19-year-old Billy Lynn is brought home for a victory tour after a harrowing Iraq battle. Through flashbacks the film shows what really happened to his squad - contrasting the realities of war with America's perceptions.
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Two-time Academy Award® winner Ang Lee brings his extraordinary vision to Billy Lynn's Long Halftime Walk, based on the widely-acclaimed, bestselling novel. The film is told from the point of view of 19-year-old private Billy Lynn (newcomer Joe Alwyn) who, along with his fellow soldiers in Bravo Squad, becomes a hero after a harrowing Iraq battle and is brought home temporarily for a victory tour. Through flashbacks, culminating at the spectacular halftime show of the Thanksgiving Day football game, the film reveals what really happened to the squad - contrasting the realities of the war with America's perceptions. The film also stars Kristen Stewart, Chris Tucker, Garrett Hedlund, with Vin Diesel, and Steve Martin. Lee used new technology, shooting at an ultra-high frame rate for the first time in film history, to create an immersive digital experience helping him dramatize war in a way never seen before. Lee directed and produced the film, from a screenplay by Jean-Christophe ... Written by
Sony Pictures Entertainment
This review of Billy Lynn's Long Halftime Walk is spoiler free
ANG LEE IS one of those filmmakers who can make films from even the simplest of subjects, such as, a couple of homosexual cowboys (Brokeback Mountain), or a young man surviving on a rowboat with a fully-grown Bengal tiger (Life of Pi), that then become awards gold. This over the last decade made him one of the most watched directors of all time - you'd think that crafting a film from one of Ben Fountain's award winning novels would be easy for a veteran director. Unfortunately as ambitious as it is, being shot in 3D with a rate of 120fps (five times higher than the average frame rate) a lot higher than The Hobbit's 48fps, that's one of the problems it's ludicrously fast. The adaptation already has a big problem.
The story focuses on the life of 19-year-old Billy Lynn (newcomer Joe Alwyn) it's told in the form of a first person perspective, he has just come home from the brutal combat in Iraq with Team Bravo who have a tour of the United States ending at Dallas' football stadium where they will be presented as heroes in front of a huge crowd. Naturally, Lee keeps us waiting for the walk across the pitch at the spectacular halftime show; while we wait there are a series of rich flashbacks telling the tragic memories of this young man fighting in Iraq with his regiment in each of these flashbacks and there are a lot of them we witness how the fight changed him. Everyone is worried about him, not just his comrades but his family too, his sister (Stewart) thinks that he might be suffering from PTSD perhaps he may flip at any moment.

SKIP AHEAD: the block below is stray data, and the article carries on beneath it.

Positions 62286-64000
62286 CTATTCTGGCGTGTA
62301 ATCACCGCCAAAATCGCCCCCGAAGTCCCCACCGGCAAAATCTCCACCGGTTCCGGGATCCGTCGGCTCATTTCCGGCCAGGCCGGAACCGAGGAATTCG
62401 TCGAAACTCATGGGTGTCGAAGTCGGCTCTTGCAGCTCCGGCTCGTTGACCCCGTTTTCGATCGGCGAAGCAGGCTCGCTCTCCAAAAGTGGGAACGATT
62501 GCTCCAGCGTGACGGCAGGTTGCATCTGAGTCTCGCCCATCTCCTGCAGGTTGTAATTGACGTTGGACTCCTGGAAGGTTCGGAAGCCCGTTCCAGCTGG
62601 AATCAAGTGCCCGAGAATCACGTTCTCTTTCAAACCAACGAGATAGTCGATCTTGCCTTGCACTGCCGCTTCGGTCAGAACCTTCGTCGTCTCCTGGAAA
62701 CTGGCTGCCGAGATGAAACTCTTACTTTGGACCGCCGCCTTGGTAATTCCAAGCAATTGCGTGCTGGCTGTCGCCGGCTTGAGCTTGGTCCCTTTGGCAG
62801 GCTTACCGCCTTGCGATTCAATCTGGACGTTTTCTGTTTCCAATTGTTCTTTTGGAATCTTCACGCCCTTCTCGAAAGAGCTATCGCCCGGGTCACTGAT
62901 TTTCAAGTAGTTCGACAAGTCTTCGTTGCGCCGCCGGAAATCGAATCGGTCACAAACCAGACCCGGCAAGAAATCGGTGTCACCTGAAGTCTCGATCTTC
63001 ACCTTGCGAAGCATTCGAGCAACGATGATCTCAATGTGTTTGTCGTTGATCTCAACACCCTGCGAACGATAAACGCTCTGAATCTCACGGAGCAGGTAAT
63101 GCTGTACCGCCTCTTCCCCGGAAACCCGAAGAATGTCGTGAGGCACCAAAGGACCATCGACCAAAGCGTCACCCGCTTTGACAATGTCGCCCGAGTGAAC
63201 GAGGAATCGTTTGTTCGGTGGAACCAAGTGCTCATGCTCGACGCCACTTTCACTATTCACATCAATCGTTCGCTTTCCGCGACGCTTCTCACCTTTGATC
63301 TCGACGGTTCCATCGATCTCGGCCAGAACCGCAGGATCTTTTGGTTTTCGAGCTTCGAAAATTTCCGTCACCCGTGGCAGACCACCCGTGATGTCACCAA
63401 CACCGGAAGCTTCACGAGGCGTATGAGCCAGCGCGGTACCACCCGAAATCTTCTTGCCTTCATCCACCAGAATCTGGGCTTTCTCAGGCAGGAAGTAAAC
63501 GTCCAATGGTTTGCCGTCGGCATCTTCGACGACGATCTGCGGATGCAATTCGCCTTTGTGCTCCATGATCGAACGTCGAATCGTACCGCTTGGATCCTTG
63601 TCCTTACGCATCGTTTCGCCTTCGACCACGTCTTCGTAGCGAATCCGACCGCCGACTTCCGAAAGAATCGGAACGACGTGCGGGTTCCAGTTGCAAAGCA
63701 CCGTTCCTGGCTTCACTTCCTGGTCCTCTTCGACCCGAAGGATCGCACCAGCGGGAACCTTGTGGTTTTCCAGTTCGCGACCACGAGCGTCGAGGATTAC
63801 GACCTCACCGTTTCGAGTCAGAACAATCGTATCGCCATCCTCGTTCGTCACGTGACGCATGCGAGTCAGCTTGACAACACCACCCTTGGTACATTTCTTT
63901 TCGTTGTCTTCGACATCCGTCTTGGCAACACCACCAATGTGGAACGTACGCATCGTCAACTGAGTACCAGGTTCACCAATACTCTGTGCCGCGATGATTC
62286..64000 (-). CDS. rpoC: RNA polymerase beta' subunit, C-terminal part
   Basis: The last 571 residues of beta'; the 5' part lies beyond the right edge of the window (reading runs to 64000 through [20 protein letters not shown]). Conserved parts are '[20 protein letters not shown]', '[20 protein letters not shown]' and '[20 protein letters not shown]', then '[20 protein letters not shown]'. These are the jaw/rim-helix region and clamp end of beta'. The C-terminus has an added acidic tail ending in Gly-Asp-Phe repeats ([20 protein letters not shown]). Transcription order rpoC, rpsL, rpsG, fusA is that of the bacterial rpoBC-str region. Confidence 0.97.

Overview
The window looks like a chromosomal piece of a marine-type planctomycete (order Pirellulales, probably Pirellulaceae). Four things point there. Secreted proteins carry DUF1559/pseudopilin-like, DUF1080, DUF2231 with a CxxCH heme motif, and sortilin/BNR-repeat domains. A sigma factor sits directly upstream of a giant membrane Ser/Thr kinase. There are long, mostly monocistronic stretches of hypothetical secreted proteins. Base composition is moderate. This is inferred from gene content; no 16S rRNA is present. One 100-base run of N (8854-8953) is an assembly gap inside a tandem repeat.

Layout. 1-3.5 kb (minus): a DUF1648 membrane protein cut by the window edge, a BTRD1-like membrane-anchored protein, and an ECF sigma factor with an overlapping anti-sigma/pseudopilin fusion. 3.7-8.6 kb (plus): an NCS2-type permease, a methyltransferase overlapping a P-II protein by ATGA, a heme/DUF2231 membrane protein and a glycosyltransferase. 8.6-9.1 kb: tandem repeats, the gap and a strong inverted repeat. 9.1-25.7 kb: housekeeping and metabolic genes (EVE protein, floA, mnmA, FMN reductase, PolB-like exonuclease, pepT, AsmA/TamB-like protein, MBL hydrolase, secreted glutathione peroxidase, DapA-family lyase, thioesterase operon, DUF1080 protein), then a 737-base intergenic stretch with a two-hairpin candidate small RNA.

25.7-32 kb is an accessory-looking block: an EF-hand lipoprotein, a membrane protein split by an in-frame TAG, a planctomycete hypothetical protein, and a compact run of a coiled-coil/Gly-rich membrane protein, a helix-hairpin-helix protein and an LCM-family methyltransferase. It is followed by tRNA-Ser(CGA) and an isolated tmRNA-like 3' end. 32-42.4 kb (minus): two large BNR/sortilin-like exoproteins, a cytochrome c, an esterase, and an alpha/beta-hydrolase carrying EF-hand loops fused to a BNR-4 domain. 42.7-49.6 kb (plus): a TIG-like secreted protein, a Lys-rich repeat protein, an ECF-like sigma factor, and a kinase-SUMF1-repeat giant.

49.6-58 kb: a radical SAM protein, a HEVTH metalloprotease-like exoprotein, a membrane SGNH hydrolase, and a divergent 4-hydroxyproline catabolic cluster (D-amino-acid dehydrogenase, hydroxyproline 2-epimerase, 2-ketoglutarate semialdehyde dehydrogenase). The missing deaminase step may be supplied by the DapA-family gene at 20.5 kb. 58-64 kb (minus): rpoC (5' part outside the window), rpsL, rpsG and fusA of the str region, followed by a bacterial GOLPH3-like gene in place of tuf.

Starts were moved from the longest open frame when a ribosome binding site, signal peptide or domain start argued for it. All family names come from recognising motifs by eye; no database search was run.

Though the main problem isn't the quality of the film because whenever Lee finishes a film it will always have his sticker of approval wrapped all over it, it's the content that's the main problem, there is either a lot of if or barely any there is no middle ground the film loses its footing at the start, but as the story goes on it never really finds it's footing again. Not only that, it's almost too hard to focus on just one thing whether we go from Billy having a meeting in the stadium's conference room, through talking to the sergeant of his regiment (Vin Diesel in a wasted role), to him fighting some of the Iraqi soldiers sure, it's an engaging war film for the most part but then we are transported back to the stadium. The problems mount up and at 120fps the problems are noticeable. It's ambitious, granted, but not needed in a film like this.
Towards the end as we walk alongside Billy toward the halftime podium, it's here when he will get to stand on stage and do nothing at all no matter what is going on. It's also here when the film will seek sentimentality, by a final flashback where they have to fight back. But sentimentality has to be earned and it isn't earned here. Sure enough Billy Lynn's Long Halftime Walk is a harrowing war film in some moments but it's horribly bombarded by modernity of the camera-work with the confusing story, there is perhaps a better film somewhere in the editing room because it certainly isn't here.
VERDICT: A clunky war film with ill-managed modernity a confusing plot that never really finds its footing along with some shaky camera-work that can't dazzle over its poorly executed story. It's a rare misstep for the Oscar winning director.
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